Nature Has Alliance With Man, Says Holy See

Contends That “Environmental Crisis” Is a Moral Challenge

NEW YORK, OCT. 30, 2007 ( Protecting the environment implies an alliance with man, meaning that the latter should not be automatically considered a threat to the former, says the Holy See.

Archbishop Celestino Migliore, permanent observer of the Holy See to the United Nations, affirmed this during an address delivered Monday to the 62nd U.N. General Assembly, on the topic of sustainable development.

He said: “Protecting the environment implies a more positive vision of the human being, in the sense that the person is not considered a nuisance or a threat to the environment, but one who holds oneself responsible for the care and management of the environment.

“In this sense, not only is there no opposition between the human being and the environment, there is established an inseparable alliance, in which the environment essentially conditions man’s life and development, while the human being perfects and ennobles the environment by his or her creative activity.”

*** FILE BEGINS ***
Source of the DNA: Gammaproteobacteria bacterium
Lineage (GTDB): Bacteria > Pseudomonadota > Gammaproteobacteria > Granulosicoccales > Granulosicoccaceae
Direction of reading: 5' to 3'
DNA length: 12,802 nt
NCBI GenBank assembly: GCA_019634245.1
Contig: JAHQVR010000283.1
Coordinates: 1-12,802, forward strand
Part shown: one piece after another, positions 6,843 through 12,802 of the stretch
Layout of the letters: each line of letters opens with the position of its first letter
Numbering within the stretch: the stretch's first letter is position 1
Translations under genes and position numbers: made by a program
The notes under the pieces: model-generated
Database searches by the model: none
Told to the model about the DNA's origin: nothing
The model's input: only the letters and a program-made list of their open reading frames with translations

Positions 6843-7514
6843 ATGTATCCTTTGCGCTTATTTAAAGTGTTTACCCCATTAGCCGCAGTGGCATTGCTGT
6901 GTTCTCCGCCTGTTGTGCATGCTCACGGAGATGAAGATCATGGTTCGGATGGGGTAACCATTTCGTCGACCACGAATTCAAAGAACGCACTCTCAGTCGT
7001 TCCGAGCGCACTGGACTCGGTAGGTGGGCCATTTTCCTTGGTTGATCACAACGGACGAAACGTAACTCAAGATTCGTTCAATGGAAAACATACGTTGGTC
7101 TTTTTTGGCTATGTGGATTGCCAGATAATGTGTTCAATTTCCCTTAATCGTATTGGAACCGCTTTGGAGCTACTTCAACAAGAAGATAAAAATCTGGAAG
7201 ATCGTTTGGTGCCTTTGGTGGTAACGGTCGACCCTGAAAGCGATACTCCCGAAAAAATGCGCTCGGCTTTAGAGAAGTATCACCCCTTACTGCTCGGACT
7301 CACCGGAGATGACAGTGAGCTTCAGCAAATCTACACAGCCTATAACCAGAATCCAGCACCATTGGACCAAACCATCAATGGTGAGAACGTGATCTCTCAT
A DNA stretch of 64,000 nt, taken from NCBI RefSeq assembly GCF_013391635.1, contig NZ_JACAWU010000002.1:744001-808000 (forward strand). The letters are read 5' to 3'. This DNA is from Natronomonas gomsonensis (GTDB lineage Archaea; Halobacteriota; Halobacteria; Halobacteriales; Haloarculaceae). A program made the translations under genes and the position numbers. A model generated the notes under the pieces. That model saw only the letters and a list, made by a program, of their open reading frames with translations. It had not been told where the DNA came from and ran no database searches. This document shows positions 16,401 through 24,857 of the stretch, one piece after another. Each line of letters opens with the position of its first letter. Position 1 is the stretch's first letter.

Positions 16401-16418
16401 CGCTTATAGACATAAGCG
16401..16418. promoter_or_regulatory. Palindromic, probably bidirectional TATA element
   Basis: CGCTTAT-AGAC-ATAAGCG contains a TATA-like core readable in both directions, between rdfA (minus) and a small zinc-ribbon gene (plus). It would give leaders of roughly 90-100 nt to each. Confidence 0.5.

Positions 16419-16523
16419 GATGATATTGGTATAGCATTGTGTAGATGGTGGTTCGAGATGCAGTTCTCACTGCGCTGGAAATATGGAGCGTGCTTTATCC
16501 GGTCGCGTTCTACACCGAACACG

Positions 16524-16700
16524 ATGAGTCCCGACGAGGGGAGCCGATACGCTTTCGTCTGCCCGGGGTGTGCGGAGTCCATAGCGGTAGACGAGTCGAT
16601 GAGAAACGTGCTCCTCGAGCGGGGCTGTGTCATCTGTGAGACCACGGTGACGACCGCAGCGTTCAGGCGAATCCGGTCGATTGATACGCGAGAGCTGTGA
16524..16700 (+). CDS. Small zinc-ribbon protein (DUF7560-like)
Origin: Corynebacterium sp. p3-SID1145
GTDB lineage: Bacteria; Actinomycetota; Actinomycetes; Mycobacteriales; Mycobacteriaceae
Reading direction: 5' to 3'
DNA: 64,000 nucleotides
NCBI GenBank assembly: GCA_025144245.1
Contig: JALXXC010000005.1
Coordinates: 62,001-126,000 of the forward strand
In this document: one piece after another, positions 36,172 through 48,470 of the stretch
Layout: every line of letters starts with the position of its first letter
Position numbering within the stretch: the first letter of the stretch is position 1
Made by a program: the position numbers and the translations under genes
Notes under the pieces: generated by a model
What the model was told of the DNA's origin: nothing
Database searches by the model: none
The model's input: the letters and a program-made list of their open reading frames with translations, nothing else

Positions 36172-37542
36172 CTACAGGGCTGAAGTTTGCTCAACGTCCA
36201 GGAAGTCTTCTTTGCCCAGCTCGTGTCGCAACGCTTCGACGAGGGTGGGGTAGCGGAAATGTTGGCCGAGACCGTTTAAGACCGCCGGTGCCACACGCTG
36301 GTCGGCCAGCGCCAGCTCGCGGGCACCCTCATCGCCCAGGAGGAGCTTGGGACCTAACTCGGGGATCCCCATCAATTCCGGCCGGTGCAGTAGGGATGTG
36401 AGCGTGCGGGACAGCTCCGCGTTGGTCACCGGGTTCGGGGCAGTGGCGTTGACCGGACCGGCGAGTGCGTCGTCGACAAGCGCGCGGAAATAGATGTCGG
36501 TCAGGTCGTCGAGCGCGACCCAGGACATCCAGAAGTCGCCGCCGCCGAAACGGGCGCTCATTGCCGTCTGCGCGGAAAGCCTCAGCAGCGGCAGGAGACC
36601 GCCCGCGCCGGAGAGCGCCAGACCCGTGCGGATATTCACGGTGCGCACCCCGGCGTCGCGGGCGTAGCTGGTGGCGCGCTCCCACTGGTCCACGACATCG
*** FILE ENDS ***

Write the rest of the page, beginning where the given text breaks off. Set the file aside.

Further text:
Archbishop Migliore affirmed that all people share responsibility for the protection of the environment, and “while the duty to protect the environment should not be considered in opposition to development, it must not be sacrificed on the altar of economic development.”


The archbishop affirmed, in fact, that the “environmental crisis” is, at its core, a “moral challenge.”

“It calls us to examine how we use and share the goods of the earth and what we pass on to future generations. It exhorts us to live in harmony with our environment. Thus the ever-expanding powers of the human being over nature must be accompanied by an equally expanding responsibility toward the environment,” he said.

Archbishop Migliore drew attention to the role of extreme poverty in the environmental question.

“We must consider how in most countries today, it is the poor and the powerless who most directly bear the brunt of environmental degradation,” he stated. “Unable to do otherwise, they live in polluted lands, near toxic waste dumps, or squat in public lands and other people’s properties without any access to basic services. Subsistence farmers clear woodlands and forests in order to survive.

“Their efforts to eke out a bare existence perpetuate a vicious circle of poverty and environmental degradation. Indeed, extreme want is not only the worst of all pollutions; it is also a great polluter.”

However, the prelate contended, “all is not gloom.”

He explained: “Encouraging signs of greater public awareness of the interrelatedness of the challenges we face have been emerging.

“A more caring attitude toward nature can be attained and maintained with education and a persevering awareness campaign. The more people know about the various aspects of the environmental challenges they face, the better they can respond.”

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